Wireless Technology: Something in the Air

WDDTY has already covered the dangers of mobile-phone technology (vol 15 no 5) as well as the issue of sensitivity to electric fields in general (vol 16 no 1). But the latest worry is the greater potential problem of the new wireless gadgetry now being brought into our lives—both at home, at work and everywhere we look.

Suddenly, the whole world seems to be going wireless. It started with mobile phones, then landline phones went wireless, and now broadband, laptops and bluetooth devices are following suit. We’re told it’s inevitable by the electronics industry. But has it considered the potential health hazards—or for that matter, have we?

“Day by day, I hear of more and more microwave applications, all of which are increasing the electro-smog that surrounds us,” says Alasdair Philips of the UK health-lobby group Powerwatch.

One telling piece of evidence for this is what happened to wireless car keys. Since remote car keys first came on the scene about 10 years ago, manufacturers have had to increase their power output by a massive 40 times to enable the signal to cut through the increasingly dense microwave smog around us, says Philips.

The other evidence is that microwave pollution can affect some people badly. Two years ago, Sarah Dacre was a successful high-powered executive, running a 70-strong TV production company, until she was struck down by a host of debilitating symptoms, including dizziness, loss of balance, chronic Candida, numbness in the arms, side and legs, and deteriorating eyesight. After months of false diagnoses–and in a state of near-total collapse–Sarah finally found the answer. “At the office, I was working all day with a laptop on my knees, and constantly using either a cordless phone or a mobile. One of the clues to what was causing the problem was that my symptoms were mainly right-sided–where I held the phones. I now can’t go anywhere near a computer or mobile phone without extreme care”.

Another sufferer is 35-year-old Roy Warne, who had to give up his job as a furniture salesman after his company installed a new wireless computer system. Now unable to work, he can’t get anywhere near his own laptop. “When I want to use the computer, I have it on in one room and sit in the hallway looking at the screen through binoculars,” he says.

Norway’s first female Prime Minister, and later Director-General of the World Health Organization, 65-year-old Gro Harlem Brundtland first suffered headaches from mobile phones, but now she finds that cordless phones and laptops cause her even worse problems. “If I hold a laptop to read what’s on the screen, it feels like I get an electric shock through my arms,” she says, “and I get an instant reaction if I touch a cordless phone.”

Although much of the evidence so far is anecdotal, even the official UK Health Protection Agency (incorporating the cautious National Radiological Protection Board) has acknowledged in a 45-page report (November 2005) that electrosensitivity (ES) is a genuine health condition. One convincing argument is that everyone reports the same cluster of neurological and physiological problems.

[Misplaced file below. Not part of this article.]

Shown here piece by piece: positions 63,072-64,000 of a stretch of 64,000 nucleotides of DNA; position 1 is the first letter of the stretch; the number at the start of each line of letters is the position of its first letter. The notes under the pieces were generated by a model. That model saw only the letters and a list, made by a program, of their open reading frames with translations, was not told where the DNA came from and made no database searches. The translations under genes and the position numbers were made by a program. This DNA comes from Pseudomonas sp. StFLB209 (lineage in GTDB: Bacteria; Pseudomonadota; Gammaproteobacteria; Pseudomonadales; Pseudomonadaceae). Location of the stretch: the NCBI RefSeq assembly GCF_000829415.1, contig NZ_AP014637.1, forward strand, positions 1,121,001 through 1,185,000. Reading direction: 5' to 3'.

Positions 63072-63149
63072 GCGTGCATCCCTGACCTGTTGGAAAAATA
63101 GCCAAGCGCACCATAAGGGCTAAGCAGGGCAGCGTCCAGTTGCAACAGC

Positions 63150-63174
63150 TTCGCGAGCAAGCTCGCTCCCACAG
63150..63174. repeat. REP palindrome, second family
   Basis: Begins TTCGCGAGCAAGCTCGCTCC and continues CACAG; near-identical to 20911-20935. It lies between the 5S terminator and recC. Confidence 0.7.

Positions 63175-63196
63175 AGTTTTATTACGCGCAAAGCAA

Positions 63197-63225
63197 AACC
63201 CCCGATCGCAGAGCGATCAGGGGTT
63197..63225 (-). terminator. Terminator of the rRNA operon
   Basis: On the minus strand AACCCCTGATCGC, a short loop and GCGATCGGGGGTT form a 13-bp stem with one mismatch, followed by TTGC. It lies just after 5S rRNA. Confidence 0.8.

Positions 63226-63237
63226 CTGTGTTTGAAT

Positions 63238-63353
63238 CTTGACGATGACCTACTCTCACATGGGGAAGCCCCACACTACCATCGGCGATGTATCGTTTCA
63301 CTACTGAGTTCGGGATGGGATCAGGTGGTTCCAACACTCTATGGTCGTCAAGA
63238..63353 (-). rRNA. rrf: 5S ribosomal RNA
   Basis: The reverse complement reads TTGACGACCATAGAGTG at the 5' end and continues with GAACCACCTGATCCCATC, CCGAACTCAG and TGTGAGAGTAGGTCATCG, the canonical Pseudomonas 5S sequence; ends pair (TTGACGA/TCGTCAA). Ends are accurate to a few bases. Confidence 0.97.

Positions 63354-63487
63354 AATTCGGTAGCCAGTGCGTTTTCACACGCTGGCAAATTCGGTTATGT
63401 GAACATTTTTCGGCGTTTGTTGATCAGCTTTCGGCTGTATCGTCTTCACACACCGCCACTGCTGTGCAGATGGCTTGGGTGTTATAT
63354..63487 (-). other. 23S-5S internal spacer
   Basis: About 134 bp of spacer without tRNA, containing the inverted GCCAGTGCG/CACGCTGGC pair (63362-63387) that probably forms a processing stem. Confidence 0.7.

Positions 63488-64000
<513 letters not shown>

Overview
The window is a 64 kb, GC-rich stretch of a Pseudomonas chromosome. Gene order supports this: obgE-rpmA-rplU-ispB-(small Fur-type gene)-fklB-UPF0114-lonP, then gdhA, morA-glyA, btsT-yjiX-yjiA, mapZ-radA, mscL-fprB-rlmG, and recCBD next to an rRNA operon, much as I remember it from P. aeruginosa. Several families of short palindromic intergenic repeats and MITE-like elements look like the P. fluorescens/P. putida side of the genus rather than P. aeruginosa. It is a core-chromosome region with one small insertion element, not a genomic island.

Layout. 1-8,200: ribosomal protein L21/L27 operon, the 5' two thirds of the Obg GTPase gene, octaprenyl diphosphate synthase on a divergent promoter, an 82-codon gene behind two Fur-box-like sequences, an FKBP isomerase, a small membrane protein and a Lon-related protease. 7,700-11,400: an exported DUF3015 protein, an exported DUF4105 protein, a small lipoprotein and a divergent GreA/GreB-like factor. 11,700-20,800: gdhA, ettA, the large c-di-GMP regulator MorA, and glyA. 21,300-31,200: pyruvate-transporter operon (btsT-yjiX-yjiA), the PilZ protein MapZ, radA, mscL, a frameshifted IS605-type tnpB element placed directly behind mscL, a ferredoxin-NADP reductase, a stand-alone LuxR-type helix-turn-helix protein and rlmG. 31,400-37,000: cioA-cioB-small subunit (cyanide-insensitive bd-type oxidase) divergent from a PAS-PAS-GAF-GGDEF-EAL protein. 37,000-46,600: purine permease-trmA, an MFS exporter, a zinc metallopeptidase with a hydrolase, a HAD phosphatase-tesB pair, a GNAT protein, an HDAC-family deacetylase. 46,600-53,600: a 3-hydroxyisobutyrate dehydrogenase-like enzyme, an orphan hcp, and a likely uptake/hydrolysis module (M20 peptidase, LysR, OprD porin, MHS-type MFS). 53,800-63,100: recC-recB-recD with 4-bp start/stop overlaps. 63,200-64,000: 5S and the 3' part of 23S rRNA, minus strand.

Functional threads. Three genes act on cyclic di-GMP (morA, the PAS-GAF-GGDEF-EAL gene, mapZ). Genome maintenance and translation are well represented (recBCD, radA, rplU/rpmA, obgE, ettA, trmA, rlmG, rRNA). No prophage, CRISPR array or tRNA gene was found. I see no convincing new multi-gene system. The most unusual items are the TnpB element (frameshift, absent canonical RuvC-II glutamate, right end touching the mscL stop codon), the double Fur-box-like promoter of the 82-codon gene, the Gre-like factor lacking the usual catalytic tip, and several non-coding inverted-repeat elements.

Nevertheless, the medical profession has tended to ignore ES sufferers, aided and abetted by an electronics industry anxious to protect its patch. That’s why most of the clinical evidence on wireless technology has come from case histories collected by a burgeoning number of self-help and lobby groups both in the UK and across the globe.

One of the most active UK groups is ElectroSensitvity-UK. Its technical consultant is Dr. John Rogers, a retired microwave-research scientist who himself suffers from ES.

Rogers points out that many of the so-called ‘wireless’ technologies (or Wi-Fi, for ‘wireless fidelity’) use microwaves like those used in radar. Wi-Fi frequencies (2.45–5.3 GHz) are chosen for their high transmission efficiency. But these frequencies are highly ‘bioactive’, says Rogers.

Problem products

What are the wireless dangers lurking in our homes? In pole position, according to ES experts, are cordless phones, especially those called DECT (digital electronic cordless telephone). They enable the phone to be used anywhere in the house, but at a price. ES campaigners say that having a DECT phone is like having an Orange or Vodafone mobile mast plonked slap-bang in the middle of your living room.

Just like a phone mast, DECT phones transmit 24/7, even when they’re not being used. Like masts, they also transmit a pulsed signal—suspected of being more dangerous than continuous radiowaves, for example. “These pulse rates mimic the body’s own endogenous nerve signalling rates, thus potentially interfering with normal functioning,” says Philips.

Added to that, like masts, DECT phones always operate at peak power, something even mobiles don’t do, having been designed to reduce power to the minimum when close to a mast (which is, incidentally, why rural mobile users receive higher doses of radiation that city-dwellers).

DECT phone emissions have a power of about 6 volts per metre (V/m) within a few feet of the base unit. That’s well within the official safety guidelines in the UK—but not in Austria, Switzerland, Sweden, China, Italy or Russia. Indeed, the city of Salzburg decreed a maximum exposure of 0.6 V/m after a scientist discovered cellular effects with emissions as low as 0.1 V/m (Electromagn Biol Med, 2003; 22: S161–9).

Likewise, in an open letter to the Bavarian Prime Minister in July 2005, a group of doctors urged a reduction of safety levels to even lower—to 0.06 V/m—after over 300 patients reported a range of health problems down to that level of exposure.

The concern over DECT phones has revived fears concerning an older piece of wireless technology—baby alarms, which have now also gone digital. Although not as powerful as DECT phones, they are potentially far more dangerous. They’re often mounted close to a baby’s head, and a baby’s brain is even more vulnerable than an adult’s.

Next on the list of domestic hazards are wireless broadband and wireless laptops. These also use the 2.45–5.3 GHz microwave frequencies, pulsed to obtain a range of up to 90 metres. Official figures of their power outputs are hard to come by, but ES groups have measured 1–3 V/m.

As radiation drops off rapidly with distance, the biggest worry is laptops, often used close to the body. What’s more, laptops seem to radiate downwards: outputs similar to those from DECT phones have been recorded from the underside of laptops. One case on Electro-Sensitivity-UK’s files is of a man who developed a penile tumour that may have been caused by a laptop, believes Dr Rogers.

Where’s the evidence?

The electronics industry, however, backed by the UK and US governments, continues to argue that any health risks from wireless are largely imaginary, fostered by hysterical hypochondriacs. Most electrical engineers and doctors agree with London University’s risk-expert Professor John Adams, who mocks ES as “an example of the modern disease of ‘compulsive risk assessment psychosis’–otherwise known as crap.”